Huxley, Lucinda (2011)
Ph.D. thesis, University of Birmingham.
Transhydrogenase is an enzyme located in the cytoplasmic membrane of bacteria or the inner membrane of animal mitochondria. Using the energy of the proton electrochemical gradient (Δp), transhydrogenase translocates protons across the membrane whilst undergoing its redox reaction, in which hydride ion equivalents are transferred from NADH to NADP+ producing NAD+ and NADPH. Transhydrogenase comprises three components; dI binds NA(H), dIII binds NADP(H) and dII spans the membrane. Transhydrogenase is thought to function by way of a binding-change mechanism, which involves “open” and “occluded” conformations of the enzyme. In the open conformation, nucleotides can readily bind and dissociate from the enzyme but the hydride transfer reaction is blocked. In the occluded conformation, hydride transfer is permitted but the binding and release of nucleotides is blocked. Hydride transfer and proton translocation are coupled. The coupling is not well understood due to the lack of structural information about the membrane-spanning dII component. However, it is believed to involve conformational changes of the enzyme, particularly the dII and dIII components, resulting in the switch between the open and occluded conformations. Enzyme assays and tryptophan fluorescence experiments using apo-dIII in complex with dI revealed two features: Firstly, the binding of NADP(H) to dIII is very slow and is probably limited by the conversion from the occluded to the open conformation. Since the switch between the occluded and open conformations is thought to be central in the coupling of hydride transfer and proton translocation, the results presented here give an insight into the binding-change mechanism of transhydrogenase. Secondly, NAD(H) is able to slowly bind into the NADP(H)-binding site of dIII (the “wrong” site). This brought into question the specificity of the dIII component of transhydrogenase for NADP(H). The significance and likelihood of NAD(H) binding to dIII in the intact enzyme in the living cell are discussed.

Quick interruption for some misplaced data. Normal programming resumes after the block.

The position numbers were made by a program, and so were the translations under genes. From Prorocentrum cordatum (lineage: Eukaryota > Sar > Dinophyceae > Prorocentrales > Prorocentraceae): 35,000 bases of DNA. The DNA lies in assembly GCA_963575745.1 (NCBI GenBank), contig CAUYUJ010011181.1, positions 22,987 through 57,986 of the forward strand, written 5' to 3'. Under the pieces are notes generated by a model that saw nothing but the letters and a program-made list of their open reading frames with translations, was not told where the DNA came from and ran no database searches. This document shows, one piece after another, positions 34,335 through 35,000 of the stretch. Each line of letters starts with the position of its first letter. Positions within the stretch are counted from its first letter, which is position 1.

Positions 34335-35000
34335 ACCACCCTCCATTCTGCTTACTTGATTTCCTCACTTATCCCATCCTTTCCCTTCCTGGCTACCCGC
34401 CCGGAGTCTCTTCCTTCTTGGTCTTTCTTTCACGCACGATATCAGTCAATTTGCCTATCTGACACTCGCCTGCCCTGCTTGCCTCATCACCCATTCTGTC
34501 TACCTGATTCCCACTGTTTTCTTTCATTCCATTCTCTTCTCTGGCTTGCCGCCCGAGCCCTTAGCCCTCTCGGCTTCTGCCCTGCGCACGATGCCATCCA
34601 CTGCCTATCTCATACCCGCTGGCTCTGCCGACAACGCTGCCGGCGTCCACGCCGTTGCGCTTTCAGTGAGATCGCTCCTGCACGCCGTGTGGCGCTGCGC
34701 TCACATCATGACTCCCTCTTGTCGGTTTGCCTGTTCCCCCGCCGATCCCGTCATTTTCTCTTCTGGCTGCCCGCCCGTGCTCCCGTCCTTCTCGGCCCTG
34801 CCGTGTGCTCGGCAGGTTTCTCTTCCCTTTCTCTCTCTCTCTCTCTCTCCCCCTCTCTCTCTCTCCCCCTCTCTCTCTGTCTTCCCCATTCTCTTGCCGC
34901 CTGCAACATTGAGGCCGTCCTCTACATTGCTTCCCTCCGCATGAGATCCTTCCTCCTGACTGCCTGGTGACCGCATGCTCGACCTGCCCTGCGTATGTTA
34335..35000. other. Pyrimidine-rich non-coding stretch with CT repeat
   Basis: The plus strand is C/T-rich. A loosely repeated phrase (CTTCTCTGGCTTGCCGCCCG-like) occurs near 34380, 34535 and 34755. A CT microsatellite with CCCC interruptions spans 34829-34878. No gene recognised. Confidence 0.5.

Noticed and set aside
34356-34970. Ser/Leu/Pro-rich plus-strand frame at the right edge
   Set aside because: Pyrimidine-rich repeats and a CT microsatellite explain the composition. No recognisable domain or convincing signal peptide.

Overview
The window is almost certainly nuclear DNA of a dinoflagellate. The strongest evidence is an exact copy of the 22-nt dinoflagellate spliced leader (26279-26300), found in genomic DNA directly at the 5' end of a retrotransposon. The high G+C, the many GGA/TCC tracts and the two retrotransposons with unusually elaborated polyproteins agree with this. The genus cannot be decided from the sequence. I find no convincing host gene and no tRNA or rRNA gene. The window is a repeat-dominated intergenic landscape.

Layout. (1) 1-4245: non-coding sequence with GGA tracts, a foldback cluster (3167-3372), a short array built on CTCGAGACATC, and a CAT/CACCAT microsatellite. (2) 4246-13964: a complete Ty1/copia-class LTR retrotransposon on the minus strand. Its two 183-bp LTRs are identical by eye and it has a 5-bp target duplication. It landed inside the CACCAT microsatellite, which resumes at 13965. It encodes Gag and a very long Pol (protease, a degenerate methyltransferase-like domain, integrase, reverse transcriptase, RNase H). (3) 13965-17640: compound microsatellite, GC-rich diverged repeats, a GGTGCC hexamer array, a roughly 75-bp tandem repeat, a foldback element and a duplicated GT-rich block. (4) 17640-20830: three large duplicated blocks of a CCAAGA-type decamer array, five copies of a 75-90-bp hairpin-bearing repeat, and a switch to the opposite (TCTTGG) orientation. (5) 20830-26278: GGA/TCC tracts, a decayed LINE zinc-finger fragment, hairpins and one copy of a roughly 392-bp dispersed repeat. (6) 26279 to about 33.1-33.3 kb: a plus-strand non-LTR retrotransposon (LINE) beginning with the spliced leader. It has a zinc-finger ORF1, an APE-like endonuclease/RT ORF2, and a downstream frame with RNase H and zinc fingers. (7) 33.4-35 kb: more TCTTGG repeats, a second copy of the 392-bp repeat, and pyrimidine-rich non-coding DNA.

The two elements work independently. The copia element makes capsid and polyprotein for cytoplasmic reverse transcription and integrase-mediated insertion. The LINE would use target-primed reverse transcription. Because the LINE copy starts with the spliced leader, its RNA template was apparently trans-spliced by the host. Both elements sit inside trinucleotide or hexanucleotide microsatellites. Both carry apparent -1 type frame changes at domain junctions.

This unpublished thesis/dissertation is copyright of the author and/or third parties. The intellectual property rights of the author or third parties in respect of this work are as defined by The Copyright Designs and Patents Act 1988 or as modified by any successor legislation. Any use made of information contained in this thesis/dissertation must be in accordance with that legislation and must be properly acknowledged. Further distribution or reproduction in any format is prohibited without the permission of the copyright holder.
Repository Staff Only: item control page